SPIEGEL ONLINE: But if every city had a Guggenheim Museum or a philharmonic like the one currently being built in Hamburg, wouldn’t there be a sort of inflationary effect when it comes to such flagship projects that would lead them to fail?

  • Harvey : The bubble has already burst in Spain, and many of the huge projects remain only half-finished. Incidentally, major events like the Olympic Games, the soccer World Cup and music festivals serve the same purpose. Cities try to secure themselves a prime position on the market — like a rare wine of an exceptionally good vintage.

(full interview text).

some Links related to this article’s Photo Gallery:

Gentrification on en.wikipedia … is a dynamic that emerges in poor urban areas when residential shifts, urban planning, and other phenomena affect the composition of a neighborhood.[1] Urban gentrification often involves population migration as poor residents of a neighborhood are displaced. In a community undergoing gentrification, the average income increases and average family size decreases. This generally results in the displacement of the poorer, pre-gentrification residents, who are unable to pay increased rents, and property taxes, or afford real estate. Often old industrial buildings are converted to residences and shops. New businesses, which can afford increased commercial rent, cater to a more affluent base of consumers—further increasing the appeal to higher income migrants and decreasing the accessibility to the poor. Often, resident owners unable to pay the taxes are forced to sell their residences and move to a cheaper community.[2][3]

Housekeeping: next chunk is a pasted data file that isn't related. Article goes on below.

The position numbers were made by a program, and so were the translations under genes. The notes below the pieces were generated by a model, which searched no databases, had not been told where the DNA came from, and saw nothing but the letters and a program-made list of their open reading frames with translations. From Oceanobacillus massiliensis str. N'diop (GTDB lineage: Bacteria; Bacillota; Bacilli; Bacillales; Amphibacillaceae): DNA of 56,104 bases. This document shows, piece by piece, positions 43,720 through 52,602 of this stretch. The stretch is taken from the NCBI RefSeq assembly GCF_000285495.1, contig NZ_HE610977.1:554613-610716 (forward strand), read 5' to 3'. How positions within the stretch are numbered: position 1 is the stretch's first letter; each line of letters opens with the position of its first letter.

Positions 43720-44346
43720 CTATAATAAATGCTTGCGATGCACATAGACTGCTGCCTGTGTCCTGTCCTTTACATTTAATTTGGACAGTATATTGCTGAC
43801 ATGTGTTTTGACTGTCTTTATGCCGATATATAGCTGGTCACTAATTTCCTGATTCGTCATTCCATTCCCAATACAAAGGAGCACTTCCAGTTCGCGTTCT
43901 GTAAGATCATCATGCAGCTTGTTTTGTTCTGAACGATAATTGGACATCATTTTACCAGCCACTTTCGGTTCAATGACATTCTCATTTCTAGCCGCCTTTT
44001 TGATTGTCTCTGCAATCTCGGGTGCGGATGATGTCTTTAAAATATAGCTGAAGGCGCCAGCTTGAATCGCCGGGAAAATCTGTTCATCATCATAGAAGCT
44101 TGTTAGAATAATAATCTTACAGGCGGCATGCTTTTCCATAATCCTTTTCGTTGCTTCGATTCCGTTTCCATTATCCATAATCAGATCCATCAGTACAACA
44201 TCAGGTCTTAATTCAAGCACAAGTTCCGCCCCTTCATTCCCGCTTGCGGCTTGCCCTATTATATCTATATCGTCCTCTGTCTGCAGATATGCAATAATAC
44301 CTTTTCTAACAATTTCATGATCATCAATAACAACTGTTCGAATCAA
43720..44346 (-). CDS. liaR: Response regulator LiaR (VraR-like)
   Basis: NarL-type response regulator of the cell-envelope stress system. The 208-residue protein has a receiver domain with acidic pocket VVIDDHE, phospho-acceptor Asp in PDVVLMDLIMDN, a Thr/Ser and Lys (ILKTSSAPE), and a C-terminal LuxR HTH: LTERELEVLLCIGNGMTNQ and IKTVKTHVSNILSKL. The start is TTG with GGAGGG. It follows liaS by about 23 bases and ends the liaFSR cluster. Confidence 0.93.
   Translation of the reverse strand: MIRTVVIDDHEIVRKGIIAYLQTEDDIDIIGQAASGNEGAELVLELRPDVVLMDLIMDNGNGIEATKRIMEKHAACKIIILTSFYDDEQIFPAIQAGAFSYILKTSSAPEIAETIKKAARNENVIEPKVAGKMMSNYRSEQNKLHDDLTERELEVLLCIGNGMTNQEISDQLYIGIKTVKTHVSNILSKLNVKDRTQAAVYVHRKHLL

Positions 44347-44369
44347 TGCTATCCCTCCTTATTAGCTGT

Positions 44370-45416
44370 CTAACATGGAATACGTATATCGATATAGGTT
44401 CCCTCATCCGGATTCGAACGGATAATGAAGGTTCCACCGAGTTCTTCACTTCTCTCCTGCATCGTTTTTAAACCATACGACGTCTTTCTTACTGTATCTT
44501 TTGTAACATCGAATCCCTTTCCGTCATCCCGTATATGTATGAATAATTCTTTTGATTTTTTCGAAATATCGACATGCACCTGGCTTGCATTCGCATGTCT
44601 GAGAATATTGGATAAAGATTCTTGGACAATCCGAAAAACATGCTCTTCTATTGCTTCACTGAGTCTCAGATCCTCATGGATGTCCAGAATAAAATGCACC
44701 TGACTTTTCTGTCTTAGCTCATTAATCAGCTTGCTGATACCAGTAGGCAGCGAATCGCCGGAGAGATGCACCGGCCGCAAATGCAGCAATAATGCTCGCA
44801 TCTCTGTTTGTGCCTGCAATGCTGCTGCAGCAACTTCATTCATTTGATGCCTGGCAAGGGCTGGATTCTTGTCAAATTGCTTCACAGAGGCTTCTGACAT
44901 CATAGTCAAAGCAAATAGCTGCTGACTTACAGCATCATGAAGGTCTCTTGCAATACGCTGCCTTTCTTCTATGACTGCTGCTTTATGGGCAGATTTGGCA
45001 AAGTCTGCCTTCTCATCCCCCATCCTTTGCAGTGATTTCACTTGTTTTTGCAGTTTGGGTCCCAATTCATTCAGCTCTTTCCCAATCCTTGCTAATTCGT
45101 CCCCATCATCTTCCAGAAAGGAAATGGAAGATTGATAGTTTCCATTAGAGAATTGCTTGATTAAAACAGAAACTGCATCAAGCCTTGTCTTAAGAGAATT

Political action, either to promote or oppose the gentrification, is often the community’s response against unintended economic eviction.[4] However, local governments may favor gentrification because of the increased tax base associated with the new high-income residents, as well as because of other perceived benefits of moving poor people and rehabilitating deteriorated areas …;
Gentrification’s Further reading;

Condominium (incl. US Property law in the right column) on en.wikipedia: A condominium, or condo, is the form of housing tenure and other real property where a specified part of a piece of real estate (usually of an apartment house) is individually owned, while use of and access to common facilities in the piece such as hallways, heating system, elevators, exterior areas is executed under legal rights associated with the individual ownership and controlled by the association of owners that jointly represent ownership of the whole piece. Colloquially, the term is often used to refer to the unit itself in place of the word “apartment”. A condominium may be simply defined as an “apartment” that the resident owns as opposed to rents …;

David Harvey on en.wikipedia, (geographer, born 31 October 1935, Gillingham, Kent, England) is the Distinguished Professor of Anthropology and Geography at the Graduate Center of the City University of New York (CUNY). A leading social theorist of international standing, he received his PhD in Geography from University of Cambridge in 1961. Widely influential, he is among the top 20 most cited authors in the humanities.[1] In addition, he is the world’s most cited academic geographer,[2] and the author of many books and essays that have been prominent in the development of modern geography as a discipline. His work has contributed greatly to broad social and political debate; most recently he has been credited with restoring social class and Marxist methods as serious methodological tools in the critique of global capitalism.[3] He is a leading proponent of the idea of the right to the city, as well as a member of the Interim Committee for the emerging International Organization for a Participatory Society.[4]
In 2007, Harvey was listed as the 18th most-cited intellectual of all time in the humanities and social sciences by The Times Higher Education Guide[5] …;

David Harvey’s book: Rebel Cities, on amazon;

Upcoming Speaking Events in London and Galway, on David Harvey.org – Reading Marx’s Capital with David Harvey, by blog owner, May 3, 2013;